Oracle enters race to purchase TikTok’s US business

The California-based company is working with a group of American investors, including General Atlantic and Sequoia Capital, according to the Financial Times

The logo of Chinese video app TikTok is seen on the side of the company's new office space at the C3 campus on August 11, 2020 in Culver City, in the westside of Los Angeles.  / AFP / Chris DELMAS
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Oracle is holding preliminary talks with ByteDance over the potential acquisition of TikTok's operations in the US, Canada, Australia and New Zealand.

The California-based company joins Microsoft and Twitter in the race to acquire the video-streaming platform.

Oracle is working with a group of US investors such as General Atlantic and Sequoia Capital, which already own a stake in the Chinese company, the Financial Times reported.

The talks come after President Donald Trump issued an executive order directing ByteDance to sell its US assets within 90 days.

The Trump administration cited national security concerns amid tension between Washington and Beijing.

“There is credible evidence that leads me to believe that ByteDance … might take action that threatens to impair the national security of the United States," Mr Trump said in the order.

The executive order directed ByteDance to sell all its interests and rights in any assets or property used to enable or support TikTok in the US.

It came after an August 6 order that banned businesses and US residents from transacting with the app after 45 days.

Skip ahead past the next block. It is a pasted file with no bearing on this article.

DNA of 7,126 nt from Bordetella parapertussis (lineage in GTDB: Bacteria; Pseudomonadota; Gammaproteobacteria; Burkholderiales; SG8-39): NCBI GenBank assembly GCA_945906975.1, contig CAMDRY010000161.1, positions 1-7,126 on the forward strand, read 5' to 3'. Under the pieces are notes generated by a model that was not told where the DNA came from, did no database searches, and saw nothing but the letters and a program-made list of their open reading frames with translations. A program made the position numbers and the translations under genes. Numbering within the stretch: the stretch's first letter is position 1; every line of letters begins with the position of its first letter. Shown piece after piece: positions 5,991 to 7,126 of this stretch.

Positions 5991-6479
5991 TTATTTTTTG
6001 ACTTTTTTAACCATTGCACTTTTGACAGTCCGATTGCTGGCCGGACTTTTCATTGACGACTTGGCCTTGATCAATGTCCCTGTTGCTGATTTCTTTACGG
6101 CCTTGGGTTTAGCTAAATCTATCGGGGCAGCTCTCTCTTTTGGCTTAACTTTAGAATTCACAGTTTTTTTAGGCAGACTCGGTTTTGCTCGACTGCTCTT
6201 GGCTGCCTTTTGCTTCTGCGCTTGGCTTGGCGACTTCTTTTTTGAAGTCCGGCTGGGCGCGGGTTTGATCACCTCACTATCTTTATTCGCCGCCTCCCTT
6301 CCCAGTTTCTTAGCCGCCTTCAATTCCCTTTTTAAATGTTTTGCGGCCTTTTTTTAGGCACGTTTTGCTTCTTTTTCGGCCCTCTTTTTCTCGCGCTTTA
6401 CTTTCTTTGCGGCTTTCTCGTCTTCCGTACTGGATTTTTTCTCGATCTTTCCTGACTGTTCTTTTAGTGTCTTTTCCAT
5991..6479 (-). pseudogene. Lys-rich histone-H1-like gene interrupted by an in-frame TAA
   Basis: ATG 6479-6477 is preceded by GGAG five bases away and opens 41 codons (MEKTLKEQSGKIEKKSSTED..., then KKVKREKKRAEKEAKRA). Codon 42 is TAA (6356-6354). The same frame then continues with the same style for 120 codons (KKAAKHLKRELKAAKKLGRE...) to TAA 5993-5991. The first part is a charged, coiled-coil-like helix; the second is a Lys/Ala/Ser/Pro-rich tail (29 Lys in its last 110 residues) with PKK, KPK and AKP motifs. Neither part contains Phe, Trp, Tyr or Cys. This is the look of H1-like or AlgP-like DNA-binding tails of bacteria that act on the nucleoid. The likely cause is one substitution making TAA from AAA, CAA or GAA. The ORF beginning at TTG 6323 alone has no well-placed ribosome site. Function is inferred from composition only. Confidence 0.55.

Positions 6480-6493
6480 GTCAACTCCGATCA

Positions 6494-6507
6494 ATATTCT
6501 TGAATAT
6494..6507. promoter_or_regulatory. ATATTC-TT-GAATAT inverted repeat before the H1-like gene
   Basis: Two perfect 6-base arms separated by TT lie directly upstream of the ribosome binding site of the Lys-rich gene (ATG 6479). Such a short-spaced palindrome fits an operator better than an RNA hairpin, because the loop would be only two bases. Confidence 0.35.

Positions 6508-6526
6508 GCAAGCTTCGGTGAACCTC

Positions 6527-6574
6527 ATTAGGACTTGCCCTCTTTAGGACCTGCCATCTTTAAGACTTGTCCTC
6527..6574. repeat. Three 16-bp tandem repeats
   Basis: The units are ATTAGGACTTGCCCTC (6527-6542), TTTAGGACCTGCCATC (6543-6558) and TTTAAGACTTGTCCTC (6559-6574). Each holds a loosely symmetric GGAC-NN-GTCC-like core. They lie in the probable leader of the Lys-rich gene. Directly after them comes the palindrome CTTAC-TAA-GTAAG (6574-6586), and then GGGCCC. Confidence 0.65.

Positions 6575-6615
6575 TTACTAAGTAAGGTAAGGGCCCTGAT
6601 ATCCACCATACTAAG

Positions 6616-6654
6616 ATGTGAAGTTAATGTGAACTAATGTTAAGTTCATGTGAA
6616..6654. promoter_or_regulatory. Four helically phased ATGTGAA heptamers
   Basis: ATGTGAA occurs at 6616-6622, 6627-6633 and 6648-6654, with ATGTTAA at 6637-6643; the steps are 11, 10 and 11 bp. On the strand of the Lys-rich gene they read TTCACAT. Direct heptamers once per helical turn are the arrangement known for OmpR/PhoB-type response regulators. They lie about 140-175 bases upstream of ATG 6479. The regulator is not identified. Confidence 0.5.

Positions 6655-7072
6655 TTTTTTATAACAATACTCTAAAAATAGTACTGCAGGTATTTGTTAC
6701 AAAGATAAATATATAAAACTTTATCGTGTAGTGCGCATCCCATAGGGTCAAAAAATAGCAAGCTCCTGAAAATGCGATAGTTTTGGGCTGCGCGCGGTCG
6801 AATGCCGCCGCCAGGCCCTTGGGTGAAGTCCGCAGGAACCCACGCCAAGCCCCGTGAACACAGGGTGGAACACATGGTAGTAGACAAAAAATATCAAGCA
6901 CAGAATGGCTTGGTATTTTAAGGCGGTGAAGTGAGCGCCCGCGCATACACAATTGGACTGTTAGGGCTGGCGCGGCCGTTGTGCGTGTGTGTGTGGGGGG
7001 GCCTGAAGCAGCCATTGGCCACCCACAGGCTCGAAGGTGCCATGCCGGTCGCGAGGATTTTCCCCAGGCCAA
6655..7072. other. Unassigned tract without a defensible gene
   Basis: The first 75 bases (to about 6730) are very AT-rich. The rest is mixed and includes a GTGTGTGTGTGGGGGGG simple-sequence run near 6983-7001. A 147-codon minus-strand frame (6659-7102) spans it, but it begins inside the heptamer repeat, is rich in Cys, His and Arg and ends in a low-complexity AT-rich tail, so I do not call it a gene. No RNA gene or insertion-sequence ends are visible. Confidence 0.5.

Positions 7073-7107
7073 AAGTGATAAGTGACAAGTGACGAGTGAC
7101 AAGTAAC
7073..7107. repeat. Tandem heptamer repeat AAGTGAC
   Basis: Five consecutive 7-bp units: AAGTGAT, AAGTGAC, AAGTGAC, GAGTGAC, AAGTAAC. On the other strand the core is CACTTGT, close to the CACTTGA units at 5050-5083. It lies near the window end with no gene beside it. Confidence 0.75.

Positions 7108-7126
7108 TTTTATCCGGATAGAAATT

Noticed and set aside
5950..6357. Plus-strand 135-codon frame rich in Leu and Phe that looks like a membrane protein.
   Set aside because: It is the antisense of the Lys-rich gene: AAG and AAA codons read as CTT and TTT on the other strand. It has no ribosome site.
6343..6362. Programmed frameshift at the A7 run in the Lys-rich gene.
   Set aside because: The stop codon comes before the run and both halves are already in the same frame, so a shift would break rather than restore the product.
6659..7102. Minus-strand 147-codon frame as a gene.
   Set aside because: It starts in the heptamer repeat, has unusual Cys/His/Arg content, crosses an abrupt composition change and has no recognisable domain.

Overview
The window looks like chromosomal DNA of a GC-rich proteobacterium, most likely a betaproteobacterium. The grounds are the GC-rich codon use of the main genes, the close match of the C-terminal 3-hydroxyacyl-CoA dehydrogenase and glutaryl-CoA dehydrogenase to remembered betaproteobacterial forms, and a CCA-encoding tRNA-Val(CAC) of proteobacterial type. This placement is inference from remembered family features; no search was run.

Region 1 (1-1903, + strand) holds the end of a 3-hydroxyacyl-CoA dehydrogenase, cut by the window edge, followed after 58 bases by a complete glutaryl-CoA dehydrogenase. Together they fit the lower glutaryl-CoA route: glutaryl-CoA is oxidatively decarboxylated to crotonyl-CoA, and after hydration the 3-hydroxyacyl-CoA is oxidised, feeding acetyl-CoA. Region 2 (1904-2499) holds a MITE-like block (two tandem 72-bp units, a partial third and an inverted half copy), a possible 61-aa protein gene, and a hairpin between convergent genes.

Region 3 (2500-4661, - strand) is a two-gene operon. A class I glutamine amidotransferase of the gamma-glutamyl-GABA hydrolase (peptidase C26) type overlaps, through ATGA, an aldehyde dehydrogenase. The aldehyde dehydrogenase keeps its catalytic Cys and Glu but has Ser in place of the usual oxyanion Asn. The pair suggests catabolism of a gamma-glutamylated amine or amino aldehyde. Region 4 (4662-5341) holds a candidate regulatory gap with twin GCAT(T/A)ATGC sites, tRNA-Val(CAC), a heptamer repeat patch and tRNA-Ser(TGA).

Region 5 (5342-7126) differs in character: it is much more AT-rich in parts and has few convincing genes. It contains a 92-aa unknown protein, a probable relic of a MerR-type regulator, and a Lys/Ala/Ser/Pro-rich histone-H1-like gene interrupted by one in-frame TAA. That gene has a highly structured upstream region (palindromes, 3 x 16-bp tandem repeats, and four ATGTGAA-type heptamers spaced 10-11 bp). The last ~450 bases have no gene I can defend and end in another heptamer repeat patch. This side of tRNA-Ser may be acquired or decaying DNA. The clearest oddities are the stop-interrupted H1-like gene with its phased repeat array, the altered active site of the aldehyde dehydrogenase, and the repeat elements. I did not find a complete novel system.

TikTok was launched in China in 2016 and released in the US in 2018 after ByteDance’s purchase of lip-synching app

The platform allows users to share video clips of up to 15 seconds and has become popular with young audiences around the world.

It has more than one billion users in 140 countries, including 100 million in the US.

On Monday, the company set up a website and a Twitter account to counter what it described as "rumours and misinformation about TikTok proliferating in Washington and in the media".

TikTok said its "US user data is stored in Virginia, with a back-up in Singapore and strict controls on employee access".

"TikTok has never provided any US user data to the Chinese government, nor would it do so if asked," the company said.

The company said it was "shocked" by Friday's executive order, which it said "was issued without any due process".

"We will pursue all remedies available to us in order to ensure that the rule of law is not discarded and that our company and our users are treated fairly – if not by the administration, then by the US courts," the company said.

Oracle’s billionaire co-founder Larry Ellison is one of the leading Silicon Valley entrepreneurs to openly support Mr Trump.

In February, he held a fundraiser for Mr Trump at his property in Coachella Valley, California.

Oracle declined to comment when contacted by The National about a potential bid. TikTok was not immediately available for comment.

So far, Microsoft is the only company to confirm that it is in discussions with ByteDance to buy TikTok. Earlier this month, it said it was continuing negotiations with the company after a meeting between Microsoft chief executive Satya Nadella and Mr Trump.

It is not clear whether Microsoft would buy TikTok's US, Canadian, Australian and New Zealand operations, or the entire business.

TiKTok's value could be about $50bn – 50 times its projected 2020 revenue of about $1bn, according to Reuters.

In comparison, competitor Snap, which owns the Snapchat platform, is currently valued at $32bn, or 16 times its revenue, according to Bloomberg data.

Analysts consider microblogging site Twitter a long-shot bidder, given that it is much smaller in size than Microsoft and Oracle and that it would find it hard to stump up the funds for the acquisition.